If someone had a COVID-19 Coronavirus infection and has recovered from it, then their body develops resistance to a further second infection
The protection is similar to that provided by vaccination. The UK study found that the protection lasts for atleast five months.
Caveats: It is not known how long the protection will last and the study is ongoing.
While a previously infected is protected against 2nd infection, that person can still carry and transmit virus to others. PHE reports that “early evidence from the next stage of the study suggests that some of these individuals carry high levels of virus and could continue to transmit the virus to others”. So the usual COVID-19 precautions are still needed.
The study involved healthcare workers from hospitals across the UK. The study recruited mainly Young and Middle age people ; it is not known whether the study findings would apply to older age people who are the most vulnerable.
The protection is not 100%. The protective effect was noted for only 83% . So there is still a chance someone who has recovered from the 1st infection might still get a 2nd infection.
The study continues and more information would be available later this year ”
PHE. Press release. Past COVID-19 infection provides some immunity but people may still carry and transmit virus
Study finds past coronavirus (COVID-19) infection provides some immunity for at least 5 months, but people may still carry and transmit the virus. Published 14 January 2021. Public Health England
Guardian Newspaper. Recovering from Covid gives similar level of protection to vaccine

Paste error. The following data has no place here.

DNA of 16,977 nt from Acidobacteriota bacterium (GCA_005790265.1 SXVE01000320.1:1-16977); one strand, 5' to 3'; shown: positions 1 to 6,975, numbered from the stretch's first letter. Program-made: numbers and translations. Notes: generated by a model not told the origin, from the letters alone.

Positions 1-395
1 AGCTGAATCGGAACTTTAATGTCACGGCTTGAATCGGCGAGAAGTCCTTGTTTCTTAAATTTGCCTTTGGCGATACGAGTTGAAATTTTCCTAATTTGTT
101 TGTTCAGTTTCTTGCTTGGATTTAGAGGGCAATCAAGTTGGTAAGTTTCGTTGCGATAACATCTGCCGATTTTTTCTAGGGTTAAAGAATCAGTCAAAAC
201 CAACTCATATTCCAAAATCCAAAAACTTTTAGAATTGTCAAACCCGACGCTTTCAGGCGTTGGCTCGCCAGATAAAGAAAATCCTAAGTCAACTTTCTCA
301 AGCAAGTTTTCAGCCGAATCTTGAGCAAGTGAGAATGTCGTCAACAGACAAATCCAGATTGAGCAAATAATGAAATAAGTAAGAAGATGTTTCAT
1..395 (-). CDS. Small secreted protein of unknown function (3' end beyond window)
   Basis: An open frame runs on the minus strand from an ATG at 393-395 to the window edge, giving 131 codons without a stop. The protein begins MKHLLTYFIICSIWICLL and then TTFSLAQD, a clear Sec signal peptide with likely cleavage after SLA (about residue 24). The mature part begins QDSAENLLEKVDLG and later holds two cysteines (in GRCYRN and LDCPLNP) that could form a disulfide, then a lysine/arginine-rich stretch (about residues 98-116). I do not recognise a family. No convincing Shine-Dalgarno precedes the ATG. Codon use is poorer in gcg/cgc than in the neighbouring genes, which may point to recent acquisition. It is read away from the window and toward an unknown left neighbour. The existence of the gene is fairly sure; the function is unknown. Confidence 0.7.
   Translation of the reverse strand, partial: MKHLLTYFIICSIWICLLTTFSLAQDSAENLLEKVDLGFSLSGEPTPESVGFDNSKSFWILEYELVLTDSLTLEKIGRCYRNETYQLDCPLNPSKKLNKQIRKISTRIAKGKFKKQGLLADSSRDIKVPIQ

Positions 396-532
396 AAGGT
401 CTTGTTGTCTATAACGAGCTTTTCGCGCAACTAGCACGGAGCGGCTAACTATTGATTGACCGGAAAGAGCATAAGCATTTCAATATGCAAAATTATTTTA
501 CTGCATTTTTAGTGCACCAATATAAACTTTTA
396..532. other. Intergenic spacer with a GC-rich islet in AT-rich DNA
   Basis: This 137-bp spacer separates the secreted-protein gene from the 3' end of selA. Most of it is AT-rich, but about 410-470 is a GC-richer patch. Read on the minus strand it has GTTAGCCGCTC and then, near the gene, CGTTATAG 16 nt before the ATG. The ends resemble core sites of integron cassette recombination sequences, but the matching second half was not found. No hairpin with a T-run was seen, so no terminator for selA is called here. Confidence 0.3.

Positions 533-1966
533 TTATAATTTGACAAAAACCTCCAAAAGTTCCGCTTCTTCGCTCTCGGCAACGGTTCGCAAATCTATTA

PHE found immunity from earlier infection provided 83% protection against reinfection for at least 20 weeks.
Ian Sample Science editor. @iansample
Thu 14 Jan 2021 06.00
Daily Mail. Previous coronavirus infection gives people immunity for five months – MORE than the Oxford vaccine, PHE study finds. By Joe Pinkstone For Mailonline
00:01, 14 Jan 2021 , updated 11:54, 14 Jan 2021
Telegraph: Brazilian Covid variant may infect people who have recovered from virus
Scientists find new coronavirus strain has mutated to be more infectious and has changes that help it evade immune system
By Sarah Knapton,
14 January 2021 • 3:00pm
SIREN – SARS-COV2 immunity and reinfection evaluation; The impact of detectable anti SARS-COV2 antibody on the incidence of COVID-19 in healthcare workers.
SIREN protocol: Impact of detectable anti-SARS-CoV-2 on the subsequent incidence of COVID-19 in 100,000 healthcare workers: do antibody positive healthcare workers have less reinfection than antibody negative healthcare workers?
BMJ: Covid-19: Past infection provides 83% protection for five months but may not stop transmission, study finds.
BMJ 2021; 372 doi: https://doi.org/10.1136/bmj.n124 (Published 14 January 2021)
Cite this as: BMJ 2021;372:n124
Disclaimer: Please note- This blog is NOT medical advice. This blog is purely for information only and do check the the sources where cited. Please DO consult your own doctor to discuss concerns and options relevant to you.
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